With the meeting halfway done, the Tigers still held a narrow lead, and the Rebels were finding the going tough, but things were about to change. Pontus Aspgren had been making good starts all night, and Heat 9 was no different. Aspgren shot off the line to lead up, with Hugh Skidmore on his tail. Aspgren made the better of the first turn, making Skidmore take the longest way round. The smooth riding Swede had the Australian’s number from the second turn, and never allowed him back into the race. As he pulled clear, Brady Kurtz, who had got an advantage over Taylor Pole in the opening curves, and once he had his measure, set off after Skidmore, but despite closing on him in the middle of the race, could not pass. The resulting 4-2 to the Rebels brought the scores level, and signalled the start of a run that would finally bring the meeting under the Rebels control.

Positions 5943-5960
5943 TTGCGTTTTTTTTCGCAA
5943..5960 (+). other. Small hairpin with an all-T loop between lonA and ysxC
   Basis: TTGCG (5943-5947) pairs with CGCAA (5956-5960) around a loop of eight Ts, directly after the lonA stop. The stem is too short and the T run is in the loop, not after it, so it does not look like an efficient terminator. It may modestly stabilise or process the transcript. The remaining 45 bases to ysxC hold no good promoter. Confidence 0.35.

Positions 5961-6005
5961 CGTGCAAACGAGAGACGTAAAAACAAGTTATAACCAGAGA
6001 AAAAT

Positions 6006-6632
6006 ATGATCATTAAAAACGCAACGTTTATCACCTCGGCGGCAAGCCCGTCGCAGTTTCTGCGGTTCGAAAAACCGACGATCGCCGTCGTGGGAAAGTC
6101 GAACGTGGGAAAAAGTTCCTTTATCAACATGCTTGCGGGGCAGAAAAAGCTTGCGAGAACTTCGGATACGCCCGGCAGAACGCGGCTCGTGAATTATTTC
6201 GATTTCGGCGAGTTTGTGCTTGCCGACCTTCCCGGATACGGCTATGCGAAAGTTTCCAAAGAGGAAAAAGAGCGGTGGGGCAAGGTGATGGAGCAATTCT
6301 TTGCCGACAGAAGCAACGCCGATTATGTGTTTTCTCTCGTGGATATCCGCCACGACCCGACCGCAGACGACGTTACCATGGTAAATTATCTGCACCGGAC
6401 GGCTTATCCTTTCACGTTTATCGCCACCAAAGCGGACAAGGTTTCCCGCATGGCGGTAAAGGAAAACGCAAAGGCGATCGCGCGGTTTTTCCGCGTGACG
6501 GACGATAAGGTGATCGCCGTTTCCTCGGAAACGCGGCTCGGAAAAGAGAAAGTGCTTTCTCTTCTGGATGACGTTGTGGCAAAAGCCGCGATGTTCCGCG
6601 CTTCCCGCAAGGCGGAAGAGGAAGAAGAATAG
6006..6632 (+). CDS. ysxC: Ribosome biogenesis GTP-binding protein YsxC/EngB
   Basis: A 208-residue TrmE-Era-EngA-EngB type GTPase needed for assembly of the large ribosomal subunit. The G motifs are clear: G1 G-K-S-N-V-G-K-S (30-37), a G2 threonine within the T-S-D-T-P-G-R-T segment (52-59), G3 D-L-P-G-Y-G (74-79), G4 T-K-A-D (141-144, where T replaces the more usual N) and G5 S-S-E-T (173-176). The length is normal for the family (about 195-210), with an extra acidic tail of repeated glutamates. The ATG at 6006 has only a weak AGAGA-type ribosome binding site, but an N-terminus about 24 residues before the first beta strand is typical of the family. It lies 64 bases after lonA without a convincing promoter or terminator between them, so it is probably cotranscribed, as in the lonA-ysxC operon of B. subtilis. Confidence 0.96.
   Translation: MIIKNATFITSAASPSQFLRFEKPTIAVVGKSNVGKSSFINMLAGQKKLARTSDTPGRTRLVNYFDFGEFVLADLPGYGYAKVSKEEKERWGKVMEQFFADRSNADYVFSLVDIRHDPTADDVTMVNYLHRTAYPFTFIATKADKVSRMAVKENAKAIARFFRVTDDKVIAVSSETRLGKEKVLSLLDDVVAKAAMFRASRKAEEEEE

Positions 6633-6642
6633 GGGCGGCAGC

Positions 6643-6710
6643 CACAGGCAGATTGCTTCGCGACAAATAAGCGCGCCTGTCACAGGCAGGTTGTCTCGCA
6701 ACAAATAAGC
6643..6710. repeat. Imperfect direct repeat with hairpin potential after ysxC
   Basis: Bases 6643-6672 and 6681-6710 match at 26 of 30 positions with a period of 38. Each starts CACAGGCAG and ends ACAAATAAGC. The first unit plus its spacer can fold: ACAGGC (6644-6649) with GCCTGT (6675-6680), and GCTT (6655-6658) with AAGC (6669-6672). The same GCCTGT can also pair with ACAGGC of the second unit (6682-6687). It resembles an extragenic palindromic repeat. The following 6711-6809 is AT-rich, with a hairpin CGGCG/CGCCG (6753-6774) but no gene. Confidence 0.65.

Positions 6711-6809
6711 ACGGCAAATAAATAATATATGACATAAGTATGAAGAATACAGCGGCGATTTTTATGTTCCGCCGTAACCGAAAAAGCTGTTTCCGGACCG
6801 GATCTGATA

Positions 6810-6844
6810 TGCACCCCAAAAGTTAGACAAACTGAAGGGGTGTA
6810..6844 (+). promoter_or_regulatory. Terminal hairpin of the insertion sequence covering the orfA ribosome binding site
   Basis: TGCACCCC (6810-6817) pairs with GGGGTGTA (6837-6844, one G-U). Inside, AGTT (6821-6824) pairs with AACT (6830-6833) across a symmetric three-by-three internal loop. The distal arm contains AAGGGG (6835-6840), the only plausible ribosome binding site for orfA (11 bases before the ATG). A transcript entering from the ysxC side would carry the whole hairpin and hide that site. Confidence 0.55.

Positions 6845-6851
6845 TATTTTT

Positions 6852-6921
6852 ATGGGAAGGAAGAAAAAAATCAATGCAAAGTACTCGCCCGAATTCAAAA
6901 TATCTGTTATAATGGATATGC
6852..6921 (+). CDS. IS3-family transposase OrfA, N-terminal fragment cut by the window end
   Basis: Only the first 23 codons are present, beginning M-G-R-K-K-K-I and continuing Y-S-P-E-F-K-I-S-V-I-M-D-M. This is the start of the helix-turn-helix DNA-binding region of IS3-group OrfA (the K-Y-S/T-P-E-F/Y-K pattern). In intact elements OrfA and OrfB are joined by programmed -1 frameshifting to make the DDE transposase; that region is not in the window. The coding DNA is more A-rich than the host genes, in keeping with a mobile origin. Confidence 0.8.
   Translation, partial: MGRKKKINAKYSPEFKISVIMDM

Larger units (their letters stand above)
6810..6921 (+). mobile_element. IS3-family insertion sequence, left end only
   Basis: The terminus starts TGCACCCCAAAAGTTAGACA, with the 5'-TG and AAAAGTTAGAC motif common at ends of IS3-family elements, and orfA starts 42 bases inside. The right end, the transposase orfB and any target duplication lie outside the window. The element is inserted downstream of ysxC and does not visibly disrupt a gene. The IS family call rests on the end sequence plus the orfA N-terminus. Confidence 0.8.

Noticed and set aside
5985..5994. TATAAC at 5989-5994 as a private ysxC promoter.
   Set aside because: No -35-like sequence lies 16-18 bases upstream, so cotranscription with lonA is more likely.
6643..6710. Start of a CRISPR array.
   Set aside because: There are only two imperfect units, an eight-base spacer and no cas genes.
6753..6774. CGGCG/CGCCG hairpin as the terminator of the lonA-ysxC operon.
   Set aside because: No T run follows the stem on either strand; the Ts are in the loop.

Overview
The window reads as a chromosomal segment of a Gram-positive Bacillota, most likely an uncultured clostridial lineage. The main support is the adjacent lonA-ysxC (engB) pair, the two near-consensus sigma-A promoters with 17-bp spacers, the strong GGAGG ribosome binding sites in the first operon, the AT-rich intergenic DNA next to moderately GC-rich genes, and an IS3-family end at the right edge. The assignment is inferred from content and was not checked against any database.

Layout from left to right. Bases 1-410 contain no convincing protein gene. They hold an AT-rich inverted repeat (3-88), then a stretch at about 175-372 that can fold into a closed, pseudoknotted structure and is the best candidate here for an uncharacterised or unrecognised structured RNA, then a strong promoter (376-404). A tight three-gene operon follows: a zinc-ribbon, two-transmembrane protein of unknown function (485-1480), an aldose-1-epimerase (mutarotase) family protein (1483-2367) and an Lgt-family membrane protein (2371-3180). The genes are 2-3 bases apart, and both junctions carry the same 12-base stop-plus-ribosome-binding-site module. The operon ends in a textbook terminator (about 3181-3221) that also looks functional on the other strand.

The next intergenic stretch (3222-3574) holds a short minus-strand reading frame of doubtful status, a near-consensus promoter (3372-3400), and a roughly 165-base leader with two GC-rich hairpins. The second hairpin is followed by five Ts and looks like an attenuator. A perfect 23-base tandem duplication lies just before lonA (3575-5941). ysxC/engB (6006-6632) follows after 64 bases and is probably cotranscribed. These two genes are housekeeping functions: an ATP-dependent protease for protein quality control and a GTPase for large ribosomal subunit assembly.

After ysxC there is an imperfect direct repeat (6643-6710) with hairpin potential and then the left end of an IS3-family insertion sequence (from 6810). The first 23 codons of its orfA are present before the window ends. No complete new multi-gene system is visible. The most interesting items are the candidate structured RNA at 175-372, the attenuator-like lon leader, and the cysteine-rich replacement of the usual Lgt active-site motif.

Heat 10 saw the Rebels move into a lead they were not to lose, as they posted their second 5-1 of the night. Hugh Skidmore made a quick return to the track, as he look the Tigers rider replacement ride, but it wasn’t to be a profitable one. Charles Wright and Skidmore trapped first, with Nick Morris next up. Wright led inside the first turn, with Morris closing on Skidmore as they ran to the back straight. Morris took second place as they reached the third turn, but almost immediately lost it again, as Skidmore went up his inside on the next. Morris hit back again on the opener of Lap 2, and although he held on, he was never certain to keep the place, with Skidmore pressing him hard all the way to the flag.